Happy Birthday
|

On Turning 36

I turned 36 on Friday. 

I celebrated my birthday by doing nothing. 

It was all I wanted – a day to do nothing. Working full time, going to school full time, and teaching Pure Barre several times a week means I don’t have a lot of time to just be. I decided to take the day off work, get someone to cover my Pure Barre class, and spend the entire day doing whatever I wanted – by myself. So I did. I slept in, went for a long walk at the beach where I lost my wallet (a minor hiccup), and treated myself to not gluten-free pizza and cheesy bread despite knowing there would be consequences. I watched a movie, stayed up too late, and had an all around good day, lost wallet and all.

But the days leading up to my birthday weren’t so great. 

I had what we will call for all intent and purposes a miniature breakdown. 

“I’m almost 36 and I’ve accomplished nothing.”

That was my mantra. 

The rational side of my brain knew better. I have had an overall successful run of things. I’m the first in my family with a college degree. I’ve traveled, tried on different cities, changed careers, gotten into not one but four of the top film schools in the country. I’m healthy, secure, have a good job, a roof over my head, two of the best dogs. But instead of focusing on that, I focused on what I don’t have. I’ll spare you the list, but it looks a lot like “single, renting an apartment, and not entirely sure what I’m doing with my career.” 

It was hard. 

I’m not sure why. 

36 isn’t old by any means. Most of my friends are within a year or two on either side of 36. Most of them are in the same life stage. We laugh and joke about how we don’t feel like we’re in our mid-thirties. We complain when we have our doctors bring up things like fertility and warn us that if we wait much longer, we’ll have “geriatric pregnancies” and “more difficulty conceiving.” We loosely discuss things like freezing eggs and then move on to the new lipstick we’re loving or the next restaurant we want to try.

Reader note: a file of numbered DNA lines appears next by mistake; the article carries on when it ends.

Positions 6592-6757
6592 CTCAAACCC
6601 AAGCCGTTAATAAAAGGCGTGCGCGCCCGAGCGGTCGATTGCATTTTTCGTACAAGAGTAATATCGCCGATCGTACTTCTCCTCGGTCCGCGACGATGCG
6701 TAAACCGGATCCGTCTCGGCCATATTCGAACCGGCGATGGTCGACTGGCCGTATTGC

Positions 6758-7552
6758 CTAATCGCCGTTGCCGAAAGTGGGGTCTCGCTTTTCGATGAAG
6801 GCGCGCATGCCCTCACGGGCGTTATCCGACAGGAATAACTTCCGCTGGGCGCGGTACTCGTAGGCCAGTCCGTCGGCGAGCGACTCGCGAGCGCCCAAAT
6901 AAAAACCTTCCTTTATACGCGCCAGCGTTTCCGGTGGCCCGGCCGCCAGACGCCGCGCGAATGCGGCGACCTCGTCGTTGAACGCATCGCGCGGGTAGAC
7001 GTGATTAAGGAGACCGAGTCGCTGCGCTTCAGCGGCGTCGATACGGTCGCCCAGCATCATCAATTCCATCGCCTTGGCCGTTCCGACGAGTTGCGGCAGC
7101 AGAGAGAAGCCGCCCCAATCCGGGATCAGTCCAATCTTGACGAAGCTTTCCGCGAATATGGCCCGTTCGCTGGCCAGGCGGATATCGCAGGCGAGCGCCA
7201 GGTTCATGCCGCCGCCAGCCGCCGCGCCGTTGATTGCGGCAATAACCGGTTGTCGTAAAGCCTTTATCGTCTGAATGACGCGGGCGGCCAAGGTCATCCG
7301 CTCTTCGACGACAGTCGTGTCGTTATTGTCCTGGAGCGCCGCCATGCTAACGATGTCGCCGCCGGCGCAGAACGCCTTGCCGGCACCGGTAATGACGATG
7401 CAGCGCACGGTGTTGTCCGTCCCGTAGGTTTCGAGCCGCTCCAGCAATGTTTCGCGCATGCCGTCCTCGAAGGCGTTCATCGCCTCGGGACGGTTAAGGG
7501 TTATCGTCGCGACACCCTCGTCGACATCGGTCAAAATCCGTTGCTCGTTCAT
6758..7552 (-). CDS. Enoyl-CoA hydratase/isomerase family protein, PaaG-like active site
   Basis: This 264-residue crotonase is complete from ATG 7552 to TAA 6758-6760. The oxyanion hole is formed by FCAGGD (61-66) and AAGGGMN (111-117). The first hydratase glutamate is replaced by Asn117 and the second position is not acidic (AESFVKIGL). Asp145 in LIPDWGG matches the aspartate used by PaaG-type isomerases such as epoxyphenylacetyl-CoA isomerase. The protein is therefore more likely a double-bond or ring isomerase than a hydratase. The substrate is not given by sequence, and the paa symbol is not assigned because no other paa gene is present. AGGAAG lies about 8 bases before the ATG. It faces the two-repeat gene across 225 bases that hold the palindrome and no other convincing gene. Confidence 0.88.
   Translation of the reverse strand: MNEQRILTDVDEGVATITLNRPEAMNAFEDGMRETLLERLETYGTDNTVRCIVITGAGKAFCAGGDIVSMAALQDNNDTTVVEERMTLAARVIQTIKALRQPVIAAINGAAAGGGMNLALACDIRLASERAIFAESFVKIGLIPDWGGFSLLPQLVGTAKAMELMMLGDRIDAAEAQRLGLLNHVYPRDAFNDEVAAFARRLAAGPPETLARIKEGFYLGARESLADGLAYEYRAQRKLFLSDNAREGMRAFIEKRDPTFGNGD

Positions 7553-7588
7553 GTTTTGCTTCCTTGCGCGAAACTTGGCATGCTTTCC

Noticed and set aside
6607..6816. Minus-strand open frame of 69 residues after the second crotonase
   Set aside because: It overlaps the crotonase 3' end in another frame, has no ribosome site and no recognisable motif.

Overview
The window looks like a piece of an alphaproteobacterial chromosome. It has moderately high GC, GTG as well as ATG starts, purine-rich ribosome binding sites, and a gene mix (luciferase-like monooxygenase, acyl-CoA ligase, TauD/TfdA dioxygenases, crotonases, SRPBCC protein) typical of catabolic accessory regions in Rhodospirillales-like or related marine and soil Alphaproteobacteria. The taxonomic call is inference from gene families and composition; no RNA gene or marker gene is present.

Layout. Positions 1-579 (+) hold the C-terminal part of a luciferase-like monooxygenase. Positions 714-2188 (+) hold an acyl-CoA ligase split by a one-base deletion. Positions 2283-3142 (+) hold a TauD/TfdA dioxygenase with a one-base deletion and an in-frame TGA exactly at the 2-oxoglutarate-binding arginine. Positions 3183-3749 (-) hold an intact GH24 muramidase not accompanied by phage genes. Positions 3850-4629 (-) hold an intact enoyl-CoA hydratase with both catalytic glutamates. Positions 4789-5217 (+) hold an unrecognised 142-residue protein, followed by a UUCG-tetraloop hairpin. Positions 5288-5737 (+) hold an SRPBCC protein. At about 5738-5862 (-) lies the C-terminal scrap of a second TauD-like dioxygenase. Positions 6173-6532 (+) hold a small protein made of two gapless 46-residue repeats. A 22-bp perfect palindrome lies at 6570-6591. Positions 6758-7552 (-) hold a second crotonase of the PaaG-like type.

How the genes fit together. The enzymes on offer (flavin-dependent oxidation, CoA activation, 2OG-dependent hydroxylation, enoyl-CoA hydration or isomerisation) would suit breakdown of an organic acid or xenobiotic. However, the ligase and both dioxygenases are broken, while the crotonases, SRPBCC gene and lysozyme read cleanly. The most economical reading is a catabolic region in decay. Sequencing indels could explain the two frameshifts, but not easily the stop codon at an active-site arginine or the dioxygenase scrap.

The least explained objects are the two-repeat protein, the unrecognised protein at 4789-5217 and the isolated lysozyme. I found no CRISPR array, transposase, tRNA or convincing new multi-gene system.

All of us feel ten years younger than we are. 

We’re in an odd place. We’re stuck between the generation that pushed to get married and have babies young and the generation that’s shirking those things in favor of careers on their own terms and all around adventuring through life. We won’t even discuss the fact that it’s near impossible for most of us to buy a home right now, or that we’re buried under student loans with all of these fancy degrees we thought we had to have. 

We’re not old, but by some standards, we’re not young. We still have hopes and dreams for the future, still believe (rightly so) that we have time to figure it all out. We’re (trying to) turn a blind eye to the family members that whisper about our maid status or gossip about “there she goes changing her mind again.” We’re still figuring it out. Or at least trying to. 

Turning 36 was still a mind trip knowing all of this and knowing that I have people who feel the same way. I probably never will know why I fought this birthday kicking and screaming. But there was no avoiding it and by the time my actual birthday rolled around, I embraced the day with the gratitude of an opportunity to see another year. 

Because that’s the real gift, isn’t it? Getting to mark another year? 

If you’re feeling down about where you are in life, know you aren’t alone. And that there is no actual “do by this age” stamped on the dreams in your heart. We’re not behind and it’s not too late. 

It is never too late. ❤️

On Turning 36

Similar Posts